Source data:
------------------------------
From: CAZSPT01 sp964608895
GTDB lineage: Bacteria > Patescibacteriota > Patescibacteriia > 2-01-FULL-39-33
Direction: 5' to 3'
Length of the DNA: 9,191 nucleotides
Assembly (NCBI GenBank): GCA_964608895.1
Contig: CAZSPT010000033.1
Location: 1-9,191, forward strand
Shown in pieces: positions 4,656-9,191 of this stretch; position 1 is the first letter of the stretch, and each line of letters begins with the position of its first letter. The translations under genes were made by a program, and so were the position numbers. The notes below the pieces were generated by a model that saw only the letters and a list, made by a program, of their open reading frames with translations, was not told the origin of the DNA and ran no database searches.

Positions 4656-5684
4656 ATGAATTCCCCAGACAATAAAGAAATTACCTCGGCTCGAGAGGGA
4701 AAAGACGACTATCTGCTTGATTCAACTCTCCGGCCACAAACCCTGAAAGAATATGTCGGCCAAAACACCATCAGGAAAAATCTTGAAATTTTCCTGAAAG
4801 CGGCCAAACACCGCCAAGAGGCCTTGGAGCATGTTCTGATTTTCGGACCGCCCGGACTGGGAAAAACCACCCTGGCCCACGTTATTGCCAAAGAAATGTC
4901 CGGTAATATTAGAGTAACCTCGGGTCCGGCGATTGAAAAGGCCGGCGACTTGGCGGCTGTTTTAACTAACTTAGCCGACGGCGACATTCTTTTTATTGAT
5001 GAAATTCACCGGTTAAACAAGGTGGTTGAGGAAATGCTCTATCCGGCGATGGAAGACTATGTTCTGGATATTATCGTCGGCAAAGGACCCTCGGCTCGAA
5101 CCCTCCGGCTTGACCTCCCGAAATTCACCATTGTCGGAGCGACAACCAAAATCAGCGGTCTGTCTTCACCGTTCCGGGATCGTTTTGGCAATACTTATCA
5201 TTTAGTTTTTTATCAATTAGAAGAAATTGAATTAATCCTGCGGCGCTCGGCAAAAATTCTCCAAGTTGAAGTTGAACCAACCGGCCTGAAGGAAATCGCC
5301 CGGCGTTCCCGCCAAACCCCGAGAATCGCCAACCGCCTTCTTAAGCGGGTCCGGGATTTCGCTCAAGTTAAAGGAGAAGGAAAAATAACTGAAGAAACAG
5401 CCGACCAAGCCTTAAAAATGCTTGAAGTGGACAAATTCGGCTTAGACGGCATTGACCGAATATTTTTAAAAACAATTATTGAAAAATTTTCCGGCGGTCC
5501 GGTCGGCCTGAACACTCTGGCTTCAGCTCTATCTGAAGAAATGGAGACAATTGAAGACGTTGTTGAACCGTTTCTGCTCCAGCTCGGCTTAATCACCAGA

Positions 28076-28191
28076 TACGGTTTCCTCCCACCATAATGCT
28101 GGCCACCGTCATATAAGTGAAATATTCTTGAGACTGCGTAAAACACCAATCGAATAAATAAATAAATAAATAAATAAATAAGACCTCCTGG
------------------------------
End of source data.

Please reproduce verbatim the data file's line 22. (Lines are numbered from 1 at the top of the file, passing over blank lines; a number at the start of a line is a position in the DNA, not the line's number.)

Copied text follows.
28101 GGCCACCGTCATATAAGTGAAATATTCTTGAGACTGCGTAAAACACCAATCGAATAAATAAATAAATAAATAAATAAATAAGACCTCCTGG